coffee, bread and butter and ham and eggs, though they had had to
wait their turns for cups and plates. It appeared that the driver
had quarreled with the Lowry people that morning because the
breakfast was behindhand and he was kept waiting. So he told his
passengers that there was another tavern, a few miles down the
road, and that he would take them there to breakfast.

"He's an awful ugly man, that he is," said Mrs. Carson, "an' he'd
better 'a' stayed at Lowry's, fur he had to wait a good sight
longer, after all, as it turned out. But he's dreadful mad at you,
an' says he'll bring ye farmers, an' soldiers, and sailors, an'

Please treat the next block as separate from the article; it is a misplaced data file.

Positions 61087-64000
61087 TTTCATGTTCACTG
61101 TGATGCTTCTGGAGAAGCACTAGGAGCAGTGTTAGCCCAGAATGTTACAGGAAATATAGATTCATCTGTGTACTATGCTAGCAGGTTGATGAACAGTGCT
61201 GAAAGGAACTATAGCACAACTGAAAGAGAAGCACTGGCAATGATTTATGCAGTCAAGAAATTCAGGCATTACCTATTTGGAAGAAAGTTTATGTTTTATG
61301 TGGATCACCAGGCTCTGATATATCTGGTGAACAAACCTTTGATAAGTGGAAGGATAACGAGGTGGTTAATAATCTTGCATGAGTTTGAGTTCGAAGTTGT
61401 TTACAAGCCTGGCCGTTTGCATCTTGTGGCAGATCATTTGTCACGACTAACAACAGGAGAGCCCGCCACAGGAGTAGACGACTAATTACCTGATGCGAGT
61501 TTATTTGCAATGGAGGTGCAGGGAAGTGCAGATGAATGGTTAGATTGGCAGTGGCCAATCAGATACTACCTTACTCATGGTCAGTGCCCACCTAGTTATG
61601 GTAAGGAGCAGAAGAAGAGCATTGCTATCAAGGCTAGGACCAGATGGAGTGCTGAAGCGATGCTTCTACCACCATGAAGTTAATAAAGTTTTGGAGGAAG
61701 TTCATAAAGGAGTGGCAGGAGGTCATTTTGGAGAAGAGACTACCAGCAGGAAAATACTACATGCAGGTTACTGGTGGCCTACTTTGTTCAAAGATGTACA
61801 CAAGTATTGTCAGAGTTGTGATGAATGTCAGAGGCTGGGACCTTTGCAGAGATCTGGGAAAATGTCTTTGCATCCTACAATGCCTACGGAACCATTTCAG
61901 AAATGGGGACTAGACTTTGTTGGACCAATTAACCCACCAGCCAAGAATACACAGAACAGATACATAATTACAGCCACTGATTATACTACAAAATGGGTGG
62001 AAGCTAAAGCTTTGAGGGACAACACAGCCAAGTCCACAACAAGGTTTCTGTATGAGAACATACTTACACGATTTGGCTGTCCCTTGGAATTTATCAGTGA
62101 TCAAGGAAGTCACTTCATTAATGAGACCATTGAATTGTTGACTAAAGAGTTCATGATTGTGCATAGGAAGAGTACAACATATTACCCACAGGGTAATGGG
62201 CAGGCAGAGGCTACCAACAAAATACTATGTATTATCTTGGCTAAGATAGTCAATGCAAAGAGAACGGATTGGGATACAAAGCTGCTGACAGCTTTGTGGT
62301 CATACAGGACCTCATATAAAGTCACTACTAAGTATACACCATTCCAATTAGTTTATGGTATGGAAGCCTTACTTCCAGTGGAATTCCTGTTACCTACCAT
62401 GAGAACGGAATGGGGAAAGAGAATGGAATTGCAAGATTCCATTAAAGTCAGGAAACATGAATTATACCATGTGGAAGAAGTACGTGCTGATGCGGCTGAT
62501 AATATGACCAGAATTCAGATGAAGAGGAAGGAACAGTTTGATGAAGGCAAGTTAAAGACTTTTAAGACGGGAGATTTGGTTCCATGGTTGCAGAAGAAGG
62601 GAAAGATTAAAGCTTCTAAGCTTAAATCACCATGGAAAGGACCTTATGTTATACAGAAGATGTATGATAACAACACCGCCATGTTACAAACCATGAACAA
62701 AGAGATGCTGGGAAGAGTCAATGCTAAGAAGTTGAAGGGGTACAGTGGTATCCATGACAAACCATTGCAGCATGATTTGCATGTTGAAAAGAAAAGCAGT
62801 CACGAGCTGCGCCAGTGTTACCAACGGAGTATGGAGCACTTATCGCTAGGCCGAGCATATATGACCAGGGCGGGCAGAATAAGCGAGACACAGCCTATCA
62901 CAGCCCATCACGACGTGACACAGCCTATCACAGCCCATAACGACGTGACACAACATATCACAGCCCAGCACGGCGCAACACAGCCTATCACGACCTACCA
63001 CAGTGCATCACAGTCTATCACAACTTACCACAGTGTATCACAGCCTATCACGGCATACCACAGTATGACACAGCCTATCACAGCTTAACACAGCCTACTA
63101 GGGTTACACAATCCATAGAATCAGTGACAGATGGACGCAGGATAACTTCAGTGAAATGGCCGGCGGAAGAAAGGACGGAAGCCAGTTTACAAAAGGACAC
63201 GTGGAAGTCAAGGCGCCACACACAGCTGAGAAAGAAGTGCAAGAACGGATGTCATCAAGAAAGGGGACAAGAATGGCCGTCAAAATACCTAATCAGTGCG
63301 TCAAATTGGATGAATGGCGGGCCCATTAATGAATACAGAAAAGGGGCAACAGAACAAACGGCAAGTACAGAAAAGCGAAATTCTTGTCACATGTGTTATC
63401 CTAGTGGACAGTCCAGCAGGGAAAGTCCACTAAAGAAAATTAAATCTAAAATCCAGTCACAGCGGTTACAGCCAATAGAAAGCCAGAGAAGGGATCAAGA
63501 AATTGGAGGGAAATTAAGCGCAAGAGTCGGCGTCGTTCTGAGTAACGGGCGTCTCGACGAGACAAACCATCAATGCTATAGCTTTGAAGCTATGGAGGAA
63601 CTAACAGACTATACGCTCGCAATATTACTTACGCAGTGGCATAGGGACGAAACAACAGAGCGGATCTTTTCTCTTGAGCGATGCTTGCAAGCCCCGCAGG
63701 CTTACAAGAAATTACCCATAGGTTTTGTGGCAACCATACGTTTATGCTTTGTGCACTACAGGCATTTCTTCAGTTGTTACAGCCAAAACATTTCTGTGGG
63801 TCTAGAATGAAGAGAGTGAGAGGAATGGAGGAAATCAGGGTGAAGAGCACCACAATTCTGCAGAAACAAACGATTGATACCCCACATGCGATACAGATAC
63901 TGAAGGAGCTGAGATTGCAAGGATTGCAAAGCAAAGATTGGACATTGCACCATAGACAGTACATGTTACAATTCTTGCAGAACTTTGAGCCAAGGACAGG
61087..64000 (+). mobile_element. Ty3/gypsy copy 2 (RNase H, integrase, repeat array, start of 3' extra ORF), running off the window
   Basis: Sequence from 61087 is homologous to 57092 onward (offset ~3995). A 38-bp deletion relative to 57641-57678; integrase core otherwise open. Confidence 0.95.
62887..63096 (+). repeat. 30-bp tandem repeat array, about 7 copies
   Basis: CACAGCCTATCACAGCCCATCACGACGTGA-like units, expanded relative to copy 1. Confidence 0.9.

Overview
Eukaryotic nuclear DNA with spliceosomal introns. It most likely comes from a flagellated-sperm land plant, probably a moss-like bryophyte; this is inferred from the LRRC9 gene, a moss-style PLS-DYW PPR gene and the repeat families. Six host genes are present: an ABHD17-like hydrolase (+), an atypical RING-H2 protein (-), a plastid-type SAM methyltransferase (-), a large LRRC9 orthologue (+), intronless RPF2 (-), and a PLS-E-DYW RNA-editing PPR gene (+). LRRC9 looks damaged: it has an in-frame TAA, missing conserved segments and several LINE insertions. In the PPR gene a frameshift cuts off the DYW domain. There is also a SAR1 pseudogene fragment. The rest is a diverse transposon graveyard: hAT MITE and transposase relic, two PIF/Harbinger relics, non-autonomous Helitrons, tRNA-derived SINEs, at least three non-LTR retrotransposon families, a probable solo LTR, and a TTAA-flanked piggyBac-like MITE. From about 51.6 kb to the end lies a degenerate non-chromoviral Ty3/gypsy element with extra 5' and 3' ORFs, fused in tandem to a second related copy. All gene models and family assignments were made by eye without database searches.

mechanics, if that's what ye want. I 'spect he'll do his best to
git a load of them particular people an' drop 'em at yer door. I'd
take down that sign, ef I was you. Not that me an' Danny minds,
fur we're glad to git a stage to feed, an' ef you've any single man
that wants lodgin' we've fixed up a room and kin keep him

Notwithstanding this warning, Euphemia and I decided not to take in
our sign. We were not to be frightened by a stage-driver. The
next day our own driver passed us on the road as he was going down.

"So ye're pertickler about the people ye take in, are ye?" said he,
smiling. "That's all right, but ye made Bill awful mad."

It was quite late on a Monday afternoon that Bill stopped at our
house again. He did not call out this time. He simply drew up,
and a man with a big black valise clambered down from the top of
the stage. Then Bill shouted to me as I walked down to the gate,
looking rather angry I suppose:

"I was agoin' to git ye a whole stage-load, to stay all night, but
that one'll do ye, I reckon. Ha, ha!" And off he went, probably